Robert Johnson Records At The Gunter Hotel

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The Sheraton Gunter Hotel has been fortunate enough to play host to hundreds of celebrities throughout the 104 years we have been in operation, but one celebrity has left a lasting impression.

Although an extravagant legend surrounds the talent of this man, Robert Johnson came from simpler beginnings. Born in 1911 in a small town in Mississippi, Johnson lived a rather common life for an African-American at that time. He began his musical career as an itinerant (traveling) musician, yet his rise to musical fame came several years after his passing.

Robert’s amazing musical talents have spawned several legends regarding how he was able to play so well. The most famous of which states he “sold his soul to the Devil” one night on a plantation in Mississippi. His most widely known song, “Crossroads Blues“, is said to refer to the meeting. IMG_1631

Robert Johnson recorded 29 songs between 1936 and 1937, many his most popular songs recorded at the hotel. In 1936, H.C. Speir, a talent scout, put Johnson in touch with Ernie Oertle. Oertle offered to record Johnson at the hotel on November 23, 1936 in room 414 where a temporary studio had been set up. For three days, Robert Johnson recorded 16 songs along with alternate versions of each.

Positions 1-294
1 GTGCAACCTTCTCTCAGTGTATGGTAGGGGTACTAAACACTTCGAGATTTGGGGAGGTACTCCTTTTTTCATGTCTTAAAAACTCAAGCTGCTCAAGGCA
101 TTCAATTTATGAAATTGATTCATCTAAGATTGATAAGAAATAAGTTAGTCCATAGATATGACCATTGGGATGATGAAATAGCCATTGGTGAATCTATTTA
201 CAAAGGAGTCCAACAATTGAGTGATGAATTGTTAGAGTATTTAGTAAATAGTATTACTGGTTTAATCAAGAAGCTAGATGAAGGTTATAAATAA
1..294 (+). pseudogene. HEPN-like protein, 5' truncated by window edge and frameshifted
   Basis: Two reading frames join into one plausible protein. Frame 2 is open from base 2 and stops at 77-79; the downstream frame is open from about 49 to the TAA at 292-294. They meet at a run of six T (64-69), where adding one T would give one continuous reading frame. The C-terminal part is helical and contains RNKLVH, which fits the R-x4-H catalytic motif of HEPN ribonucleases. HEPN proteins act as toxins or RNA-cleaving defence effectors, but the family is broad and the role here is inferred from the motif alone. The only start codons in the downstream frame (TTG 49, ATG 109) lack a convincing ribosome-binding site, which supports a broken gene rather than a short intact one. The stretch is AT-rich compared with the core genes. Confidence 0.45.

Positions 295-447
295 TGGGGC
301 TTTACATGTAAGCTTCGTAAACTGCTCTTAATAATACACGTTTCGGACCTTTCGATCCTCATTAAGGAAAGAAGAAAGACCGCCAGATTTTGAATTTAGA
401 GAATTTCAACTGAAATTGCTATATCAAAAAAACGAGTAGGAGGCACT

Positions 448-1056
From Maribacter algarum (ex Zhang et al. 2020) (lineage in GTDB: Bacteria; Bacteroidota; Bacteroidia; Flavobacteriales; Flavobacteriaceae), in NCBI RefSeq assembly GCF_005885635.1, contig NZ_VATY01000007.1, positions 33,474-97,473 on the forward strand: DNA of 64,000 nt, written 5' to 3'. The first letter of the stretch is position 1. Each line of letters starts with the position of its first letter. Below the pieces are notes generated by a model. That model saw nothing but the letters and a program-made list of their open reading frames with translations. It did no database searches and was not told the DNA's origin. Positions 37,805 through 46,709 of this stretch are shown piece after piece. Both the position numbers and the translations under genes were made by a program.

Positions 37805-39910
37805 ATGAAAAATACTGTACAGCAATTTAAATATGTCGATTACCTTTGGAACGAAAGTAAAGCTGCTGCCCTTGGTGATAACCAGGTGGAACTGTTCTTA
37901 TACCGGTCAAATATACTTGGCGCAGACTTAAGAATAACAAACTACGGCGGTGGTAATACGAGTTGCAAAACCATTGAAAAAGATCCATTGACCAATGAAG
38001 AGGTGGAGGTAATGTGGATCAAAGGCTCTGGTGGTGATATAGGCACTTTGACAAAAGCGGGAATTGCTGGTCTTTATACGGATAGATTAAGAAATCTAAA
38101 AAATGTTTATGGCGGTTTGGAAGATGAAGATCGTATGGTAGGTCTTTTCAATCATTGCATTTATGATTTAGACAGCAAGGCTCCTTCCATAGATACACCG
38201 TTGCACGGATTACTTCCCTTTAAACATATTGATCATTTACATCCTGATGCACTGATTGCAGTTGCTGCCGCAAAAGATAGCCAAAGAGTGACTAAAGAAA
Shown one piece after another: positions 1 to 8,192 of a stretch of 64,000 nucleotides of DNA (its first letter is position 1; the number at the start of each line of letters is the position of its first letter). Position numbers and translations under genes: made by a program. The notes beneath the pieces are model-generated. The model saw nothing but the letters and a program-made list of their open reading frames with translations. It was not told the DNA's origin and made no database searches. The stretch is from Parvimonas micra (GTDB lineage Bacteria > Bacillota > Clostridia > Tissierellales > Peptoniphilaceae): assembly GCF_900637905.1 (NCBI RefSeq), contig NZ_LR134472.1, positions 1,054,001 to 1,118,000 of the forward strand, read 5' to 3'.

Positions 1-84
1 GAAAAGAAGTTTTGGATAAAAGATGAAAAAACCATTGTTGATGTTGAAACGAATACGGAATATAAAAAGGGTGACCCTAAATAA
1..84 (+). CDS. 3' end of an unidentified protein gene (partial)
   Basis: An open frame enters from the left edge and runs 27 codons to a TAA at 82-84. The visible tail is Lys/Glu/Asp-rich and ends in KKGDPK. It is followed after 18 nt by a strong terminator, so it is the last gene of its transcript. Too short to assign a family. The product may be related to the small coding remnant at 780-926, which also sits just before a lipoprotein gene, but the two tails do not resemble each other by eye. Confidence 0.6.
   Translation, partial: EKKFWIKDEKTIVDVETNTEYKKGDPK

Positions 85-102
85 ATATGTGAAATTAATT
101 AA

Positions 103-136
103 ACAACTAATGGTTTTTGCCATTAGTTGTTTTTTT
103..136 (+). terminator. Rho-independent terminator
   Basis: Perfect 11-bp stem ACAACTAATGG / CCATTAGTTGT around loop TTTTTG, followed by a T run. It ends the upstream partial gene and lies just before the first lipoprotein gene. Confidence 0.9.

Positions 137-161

Songs like “Crossroad Blues”, “Come on In My Kitchen“, and “Kind Hearted Woman Blues” were recorded during this 3-day session. Johnson’s fame came several years after his untimely death. He passed on August 16, 1938, at the age of 27. The cause of death has yet to be determined, the origin of yet another Robert Johnson legend.

Now known as “The King of the Delta Blues Singers”, Johnson’s music has influenced the likes of major acts of our time. Eric Clapton, the Rolling Stones, and Bob Dylan are just a few names who have all been touched by Johnson’s gift. Clapton has even been quoted saying that Johnson is “the most important blues singer of all time”.

Although room 414 no longer exists in its original state, the Sheraton Gunter honors Robert’s stay with us on a daily basis. A plaque and memorabilia line the walls of our lobby for visitors and fans to learn more about this mysterious, yet magical artist.

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